Imagine your bad boss (or co-worker) has abused you for the last time and you’re ready to crack. You’ve had enough and this time you’re going to do something about it. You’re feeling angry, disrespected, you can’t sleep properly, you snap at the merest thing (especially at loved ones) and your mental health is going downhill fast.
Before you rush to your GP to start a worker’s compensation claim, pause for a moment and read this article fully. To properly consider your options, there are some things you need to know about the dodgy tactics insurance companies use when it comes to worker’s compensation claims for psychological injuries.
(Oh and by the way, see the links at the end of this article if you want to find out more about insurance company dirty tactics - and discover that I’m not just making this up! What follows is an account of what I’ve experienced professionally with regards to my clients’ worker’s comp claims - and you’ll see it’s congruent with what’s in the articles listed below.)
If you’re at crisis point, it’s advisable to slow down, pause and reflect. Before getting that certificate from your GP, at least take a couple of weeks’ stress leave and think about if you really want to go down that path. At this point, stalling is your best strategy. Find out what your other options are as well.
Those who have been through the system will often tell you although being bullied at work was horrific, the day they started down the worker’s compensation path was when their nightmare truly began.
When the insurance company receives your claim, they kick into “damage control” mode. That means they are highly motivated to find any means by which to avoid paying you compensation. Why? Because claims related to psychological injury are expensive; workplace bullying alone costs Australia $6 billion to $36 billion per year.
Here are the 5 dirty tactics the insurance company will use against you:
1) “Doctor Shopping:”
Your insurance company will send you to a so-called “Independent Medical Expert” (IME). In the case of a psychological injury, you’ll see a psychiatrist for an assessment of your mental health to determine if your claim has substance. Insurance companies are motivated to cherry-pick the IMEs whose professional opinions they prefer – those who will “sava da money.”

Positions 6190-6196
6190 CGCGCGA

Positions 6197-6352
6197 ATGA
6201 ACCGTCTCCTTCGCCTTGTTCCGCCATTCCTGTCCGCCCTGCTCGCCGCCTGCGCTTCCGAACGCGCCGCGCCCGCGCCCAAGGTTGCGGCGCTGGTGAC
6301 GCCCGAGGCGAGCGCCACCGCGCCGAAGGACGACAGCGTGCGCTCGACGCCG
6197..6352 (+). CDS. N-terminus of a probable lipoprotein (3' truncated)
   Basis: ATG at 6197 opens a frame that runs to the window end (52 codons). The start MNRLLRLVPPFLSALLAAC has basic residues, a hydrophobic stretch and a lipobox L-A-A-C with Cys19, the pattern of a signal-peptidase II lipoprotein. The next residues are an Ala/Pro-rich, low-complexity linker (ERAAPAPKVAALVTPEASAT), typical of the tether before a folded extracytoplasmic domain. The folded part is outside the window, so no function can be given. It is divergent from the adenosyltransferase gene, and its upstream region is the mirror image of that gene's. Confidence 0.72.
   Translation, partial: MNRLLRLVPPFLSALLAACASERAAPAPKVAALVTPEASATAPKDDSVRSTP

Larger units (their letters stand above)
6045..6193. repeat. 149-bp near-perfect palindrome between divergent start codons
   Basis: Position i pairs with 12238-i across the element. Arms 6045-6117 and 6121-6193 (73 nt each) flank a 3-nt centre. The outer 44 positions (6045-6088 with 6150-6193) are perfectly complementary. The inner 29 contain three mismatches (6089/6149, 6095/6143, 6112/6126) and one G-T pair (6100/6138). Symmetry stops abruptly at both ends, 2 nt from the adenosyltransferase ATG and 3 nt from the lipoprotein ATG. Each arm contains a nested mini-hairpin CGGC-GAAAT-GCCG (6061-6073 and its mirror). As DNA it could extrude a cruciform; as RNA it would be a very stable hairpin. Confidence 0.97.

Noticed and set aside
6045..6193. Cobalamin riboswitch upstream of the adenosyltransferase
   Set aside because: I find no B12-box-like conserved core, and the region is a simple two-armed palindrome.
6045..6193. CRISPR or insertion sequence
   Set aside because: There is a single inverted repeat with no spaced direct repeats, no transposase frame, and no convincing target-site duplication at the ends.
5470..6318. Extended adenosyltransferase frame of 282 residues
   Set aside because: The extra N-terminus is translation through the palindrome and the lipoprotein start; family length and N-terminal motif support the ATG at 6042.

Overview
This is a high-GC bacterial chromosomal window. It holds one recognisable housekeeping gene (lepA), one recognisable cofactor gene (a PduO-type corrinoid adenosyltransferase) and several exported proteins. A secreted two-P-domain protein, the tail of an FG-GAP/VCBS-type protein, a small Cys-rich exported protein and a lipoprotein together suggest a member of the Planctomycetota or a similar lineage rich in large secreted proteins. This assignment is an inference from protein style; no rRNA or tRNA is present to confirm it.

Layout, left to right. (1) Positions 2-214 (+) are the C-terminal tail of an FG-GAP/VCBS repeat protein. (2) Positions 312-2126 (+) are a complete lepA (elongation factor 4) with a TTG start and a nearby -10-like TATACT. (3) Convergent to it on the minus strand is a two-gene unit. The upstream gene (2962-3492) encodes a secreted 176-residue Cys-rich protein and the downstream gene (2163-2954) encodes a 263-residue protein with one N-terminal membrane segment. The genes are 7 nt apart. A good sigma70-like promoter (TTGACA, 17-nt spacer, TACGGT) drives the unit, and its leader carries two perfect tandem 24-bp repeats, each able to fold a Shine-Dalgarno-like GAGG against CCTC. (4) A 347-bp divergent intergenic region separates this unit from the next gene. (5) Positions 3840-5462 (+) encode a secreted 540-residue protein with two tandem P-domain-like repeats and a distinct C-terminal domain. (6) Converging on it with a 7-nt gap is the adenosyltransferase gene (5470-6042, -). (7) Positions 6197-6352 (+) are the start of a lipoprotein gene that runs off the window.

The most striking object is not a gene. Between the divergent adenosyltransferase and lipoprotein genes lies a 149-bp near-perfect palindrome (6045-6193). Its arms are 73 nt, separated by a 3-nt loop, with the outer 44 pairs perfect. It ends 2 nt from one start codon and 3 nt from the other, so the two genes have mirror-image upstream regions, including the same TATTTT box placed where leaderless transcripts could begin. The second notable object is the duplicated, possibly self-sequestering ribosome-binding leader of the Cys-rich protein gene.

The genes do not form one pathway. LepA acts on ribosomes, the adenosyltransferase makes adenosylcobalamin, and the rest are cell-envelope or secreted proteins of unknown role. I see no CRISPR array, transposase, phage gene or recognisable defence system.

What this means in practice is that when you get sent to your insurance company psychiatrist of choice, s/he will grill you about your past in an attempt to find anything that provides a better explanation for your current distress than workplace bullying. Thus, if you’ve had post-natal depression 20 years ago, or a medical trauma in your childhood, or a bad breakup with a spouse, they’ll find a way to pin your symptoms on other historical events.
2) Insurance Companies Are Adversarial:
The onus is on you to prove your case, with good-enough, rational evidence. You need a clear story, well-articulated with solid evidence to back it up. This is very difficult to achieve when you’re so stressed you can’t think straight!
The insurance company has a (not-so) secret hope that if they make the process as hard as possible, you’ll give up without seeing the claim through. Then KABOOM! The insurance agent gets a great bonus because he “sava da money” for the boss (more about that later).
3) Manipulation Of Financial Bonus Schemes:
Insurance companies have financial incentives to reward their agents for managing claims effectively. However as with all incentive schemes, they can be abused. Certain agents are not above manipulating the system or stalling the resolution of cases to maximise bonuses.
One common scenario is that agents might be rewarded for facilitating the termination of claims before they reached milestones of 13, 52 and 134 weeks. Alternatively, they might be penalised if they don’t meet these targets.
Insurance companies do as much as possible to delay paying your medical expenses / settlement. Even though it’s 2017, most of them tell you: “your cheque is in the mail.” It takes over a week for the cheque to arrive (unless it gets lost in the post - which happens regularly), then several more days to clear at the bank. I wonder, does it mean they get to make money on the short-term money market? It’s another infuriating aspect of dealing with insurance companies.
The propensity to send cheques in the mail also means that many health professionals refuse to invoice a third party, because insurance companies are so difficult to deal with.
5) Industry-Specific Rejection Of Claims:
In October 2015, 44.5 % of police mental health claims were rejected, compared to just 4.7 % of claims involving physical injuries. Police work often involves dealing with a high degree of trauma - not only on the job (shootings, car accidents, domestic violence, etc..) but also because a lot of workplace bullying goes on in the police force.
Paramedics are another industry with a high number of mental health claims and subsequent rejections. It’s all financially driven. In cases like these, the appointed IMEs will often aggressively argue that Post Traumatic Stress Disorder (PTSD) was caused by something other than what happened on the job.
It can be so debilitating to fight against the insurance company after all you’ve already been through, that some claimants even succumb to the pressure by taking their own lives. And the insurance company / employer will never take responsibility or apologise!
To find out more about how to deal with these 5 low-down dirty tactics insurance companies use to block worker’s compensation claims, visit my blog here where you can find detailed instructions to deal with each one.
An excellent and low-cost place to receive more resources is to enrol in the “Walk Away From Work Stress” program. Click on the link to receive the free, 3-part video training series and other useful resources too.